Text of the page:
Tax Law Changes

Return to 2003 Tax Law Changes 

2003 Tax Law Changes

Internal Revenue Service

May 28, 2003

IR-2003-69

New Withholding Tables on IRS Web Site Reflect Tax Law's Changes

WASHINGTON - The Internal Revenue Service today posted to its Web site at www.irs.gov new tables for employers to use in figuring how much federal income tax to withhold from workers' wages.

The tables posted today contain the percentage method formulas used by payroll programmers. By week's end, the wage bracket method tables should be on the site. The IRS expects to mail printed copies of Publication 15-T, containing all the tables, to employers nationwide by the third week of June.

The tables reflect changes made by the Jobs and Growth Tax Relief Reconciliation Act, which President Bush signed today. Employers are requested to use the new tables as soon as they can work them into their payroll systems. Barring unusual circumstances, they should implement them not later than July 1, 2003.

The tables incorporate tax rate changes for most taxpayers and the higher standard deduction for married couples.

The new law extended the 10 percent rate to cover the first $7,000 of taxable income for single persons, $14,000 for married couples. It also lowered the tax rates above 15 percent to 25, 28, 31 and 35 percent. This is a drop of two percentage points for each rate except the top one, which went down 3.6 points.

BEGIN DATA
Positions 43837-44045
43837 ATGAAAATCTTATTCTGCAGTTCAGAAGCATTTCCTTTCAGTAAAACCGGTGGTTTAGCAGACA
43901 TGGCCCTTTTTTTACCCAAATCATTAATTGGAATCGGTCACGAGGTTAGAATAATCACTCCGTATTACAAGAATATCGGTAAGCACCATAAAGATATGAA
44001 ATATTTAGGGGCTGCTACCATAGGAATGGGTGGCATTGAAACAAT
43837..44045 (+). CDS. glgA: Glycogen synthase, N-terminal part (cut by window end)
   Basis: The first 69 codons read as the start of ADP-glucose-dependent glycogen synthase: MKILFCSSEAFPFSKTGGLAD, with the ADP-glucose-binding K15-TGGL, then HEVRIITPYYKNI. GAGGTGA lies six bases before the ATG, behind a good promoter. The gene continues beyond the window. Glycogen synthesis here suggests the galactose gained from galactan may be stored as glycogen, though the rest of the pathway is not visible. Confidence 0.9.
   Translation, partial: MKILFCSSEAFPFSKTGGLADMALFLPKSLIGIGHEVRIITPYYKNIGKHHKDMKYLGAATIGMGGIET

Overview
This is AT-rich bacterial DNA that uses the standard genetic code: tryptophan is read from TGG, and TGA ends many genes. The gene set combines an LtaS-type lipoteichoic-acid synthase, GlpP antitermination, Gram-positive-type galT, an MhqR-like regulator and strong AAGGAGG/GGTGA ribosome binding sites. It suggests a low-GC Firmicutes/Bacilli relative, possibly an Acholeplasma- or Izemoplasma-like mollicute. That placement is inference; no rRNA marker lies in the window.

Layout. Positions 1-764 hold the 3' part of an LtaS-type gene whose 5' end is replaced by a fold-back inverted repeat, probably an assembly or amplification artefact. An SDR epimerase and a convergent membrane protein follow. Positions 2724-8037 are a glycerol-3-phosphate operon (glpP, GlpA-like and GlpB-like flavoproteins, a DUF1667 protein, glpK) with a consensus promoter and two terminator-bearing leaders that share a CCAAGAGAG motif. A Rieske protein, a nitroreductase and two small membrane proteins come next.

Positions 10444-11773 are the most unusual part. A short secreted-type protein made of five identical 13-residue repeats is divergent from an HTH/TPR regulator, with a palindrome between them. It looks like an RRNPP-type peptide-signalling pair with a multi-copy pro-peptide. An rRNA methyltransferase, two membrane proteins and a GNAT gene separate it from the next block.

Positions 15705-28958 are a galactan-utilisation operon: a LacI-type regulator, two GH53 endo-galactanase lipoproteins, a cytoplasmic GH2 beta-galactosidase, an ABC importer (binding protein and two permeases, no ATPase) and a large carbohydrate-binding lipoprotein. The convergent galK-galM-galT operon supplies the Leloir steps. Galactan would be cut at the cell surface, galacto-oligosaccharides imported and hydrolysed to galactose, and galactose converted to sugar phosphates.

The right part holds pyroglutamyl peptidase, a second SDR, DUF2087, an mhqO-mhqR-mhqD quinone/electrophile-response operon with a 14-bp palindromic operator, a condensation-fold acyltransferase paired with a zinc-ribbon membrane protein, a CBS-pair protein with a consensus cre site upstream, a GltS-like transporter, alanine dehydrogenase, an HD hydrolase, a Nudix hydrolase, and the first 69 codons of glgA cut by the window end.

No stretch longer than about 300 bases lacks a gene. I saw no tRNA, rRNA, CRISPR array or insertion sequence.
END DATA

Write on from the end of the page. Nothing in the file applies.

The new law also raised the standard deduction for married couples to $9,500 and extended their 15 percent tax rate to $56,800 of taxable income. Each figure is double the number for single taxpayers. The changes reduce the "marriage penalty" - the difference between the tax couples pay and the amount they would have paid as two single persons.

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Upcoming Tax Dates

April 10 (Employees who work for tips)
If you received $20 or more in tips during March, report them to your employer - Details

April 15 (Individuals)
File a 2013 income tax return (Form 1040, 1040A, or 1040EZ) and pay any tax due - Details

April 15 (Household Employers)
If you paid cash wages of $1,800 or more in 2013 to a household employee, you must file Schedule H - Details

April 15 (Individuals)
If you are not paying your 2014 income tax through withholding (or will not pay in enough tax during the year that way), pay the first installment of your 2014 estimated tax. Use Form 1040-ES - Details

April 15 (Partnerships)
File a 2013 calendar year return (Form 1065) - Details

April 15 (Partnerships)
Electing large partnerships: File a 2013 calendar year return (Form 1065-B) - Details

April 15 (Corporations)
Deposit the first installment of estimated income tax for 2014 - Details

April 16 (Everyone)
Federal Holiday (District of Columbia Emancipation Day) - Details

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